Next time we are out on the bikes we will have something else to talk about: but in truth whatever the answer, it will only be another reason to be thankful that its possible to be out there on the bike, hearty and reasonably healthy – pedalling on regardless, if you like.


Back in the saddle

I’m in recovery. From a head-cold and a bad case of the winter doldrums – as far as exercise goes. I’ve kept busy in the workshop over the months since Christmas, but the bikes have hardly seen the light of day.

Today I cycled to the university and Sports Village.  That makes for a nice six and a half K downhill run.

Screen Shot 2017-03-20 at 17.16.25

At 21 minutes in traffic it seemed fast to me: I wondered why?  Any guesses?  All will be revealed.

My physio had directed me to the gym.  He wants me doing resistance exercises to strengthen calves and gluts – in the hopes of ending my chronic recurrence of calf tears.  I dutifully did my 3 reps of 1 minute ‘pushing’ against a ‘dead’ treadmill set to a decent incline.

I thought I’d have my first go on an exercise bike.  I have avoided them like the plague in the past.  To be honest, I was a bit surprised.  I dialled up a run through Provence: and with a mate alongside it was almost enjoyable as we chatted away.  I might well add this to my winter fitness regimes in the future.

Then it was back on the Thorn for the cycle home.  I know it’s uphill: what goes down must come back up, but somehow I had not noticed the strong tailwind on the outwards leg.  I sure noticed it on the way back!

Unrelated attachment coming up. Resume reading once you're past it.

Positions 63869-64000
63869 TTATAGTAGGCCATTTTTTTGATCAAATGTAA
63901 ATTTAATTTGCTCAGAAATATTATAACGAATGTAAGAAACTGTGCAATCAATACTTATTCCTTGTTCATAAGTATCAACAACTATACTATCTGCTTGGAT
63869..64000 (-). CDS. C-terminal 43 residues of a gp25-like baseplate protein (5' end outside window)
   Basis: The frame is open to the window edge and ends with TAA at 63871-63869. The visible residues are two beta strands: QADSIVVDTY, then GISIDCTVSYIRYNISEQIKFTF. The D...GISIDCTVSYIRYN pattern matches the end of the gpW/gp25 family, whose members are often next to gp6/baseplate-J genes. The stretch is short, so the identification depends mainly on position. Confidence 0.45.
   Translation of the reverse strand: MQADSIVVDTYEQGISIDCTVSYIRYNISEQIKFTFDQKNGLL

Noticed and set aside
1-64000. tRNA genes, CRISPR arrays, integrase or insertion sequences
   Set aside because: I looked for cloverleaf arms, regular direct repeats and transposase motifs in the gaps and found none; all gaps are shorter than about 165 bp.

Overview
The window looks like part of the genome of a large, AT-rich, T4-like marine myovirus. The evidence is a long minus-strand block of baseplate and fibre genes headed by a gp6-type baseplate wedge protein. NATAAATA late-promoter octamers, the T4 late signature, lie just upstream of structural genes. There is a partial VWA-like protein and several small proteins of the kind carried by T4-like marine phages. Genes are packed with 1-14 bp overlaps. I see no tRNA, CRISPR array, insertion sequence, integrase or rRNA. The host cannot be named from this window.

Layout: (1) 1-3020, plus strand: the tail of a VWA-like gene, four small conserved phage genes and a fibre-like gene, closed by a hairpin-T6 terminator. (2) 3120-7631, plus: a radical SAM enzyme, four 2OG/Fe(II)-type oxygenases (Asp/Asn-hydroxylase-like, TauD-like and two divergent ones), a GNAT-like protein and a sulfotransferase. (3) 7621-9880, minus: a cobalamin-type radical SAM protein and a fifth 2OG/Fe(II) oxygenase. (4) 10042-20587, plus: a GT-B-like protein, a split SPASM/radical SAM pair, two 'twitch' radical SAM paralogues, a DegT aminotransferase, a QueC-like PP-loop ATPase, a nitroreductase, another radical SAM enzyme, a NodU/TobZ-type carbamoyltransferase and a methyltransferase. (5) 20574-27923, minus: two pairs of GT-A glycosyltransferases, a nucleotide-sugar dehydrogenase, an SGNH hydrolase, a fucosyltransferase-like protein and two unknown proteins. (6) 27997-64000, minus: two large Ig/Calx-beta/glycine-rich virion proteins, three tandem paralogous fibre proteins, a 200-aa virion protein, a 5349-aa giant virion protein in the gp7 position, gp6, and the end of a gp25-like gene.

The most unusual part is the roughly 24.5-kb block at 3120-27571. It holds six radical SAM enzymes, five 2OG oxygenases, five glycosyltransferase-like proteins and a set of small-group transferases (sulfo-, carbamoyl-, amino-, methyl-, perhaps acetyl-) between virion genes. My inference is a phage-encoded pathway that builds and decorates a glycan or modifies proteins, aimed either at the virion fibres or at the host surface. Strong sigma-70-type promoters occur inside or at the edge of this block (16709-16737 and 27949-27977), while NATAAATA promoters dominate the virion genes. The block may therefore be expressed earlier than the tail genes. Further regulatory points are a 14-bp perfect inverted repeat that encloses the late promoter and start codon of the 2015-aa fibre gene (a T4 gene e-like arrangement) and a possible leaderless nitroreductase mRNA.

However, it was good to reflect on a day spent with exercising at the heart of my plans. I need more of these days.

This got me thinking about how, in the blues of the winter doldrums, I have frittered away time. Too much sitting in front of YouTube, unfocused in way too many ways: too little time learning or doing stuff that mattered.

So, I spend my afternoon preparing and priming some hand-tools, sowing some seeds and when I needed a break off my feet, reading Peter May’s, Coffin Road.  All good stuff.

And tonight I am here, writing and planning tomorrow around some exercise and more doing. As I said, back in the saddle and setting a direction forward.

What Traffic Fumes Do to Our Children


Should cars have etched into their windscreens the message that “Driving may seriously damage our health” just like cigarette packs carry the same message?  I suspect it is becoming ever clearer that they do.  I gave the bikes their spring clean and fettle this week.  Just in time it appears.  It’s time to target more bike miles and fewer car miles.  At the very least.  Thanks to Rachel M for putting this my way and to the original poster.

Source: What Traffic Fumes Do to Our Children

Then, as if brought on a magic carpet this commuting guide arrived in my mailbox from Greener Scotland.

CTC and Hi-viz clothing: as clear as they think?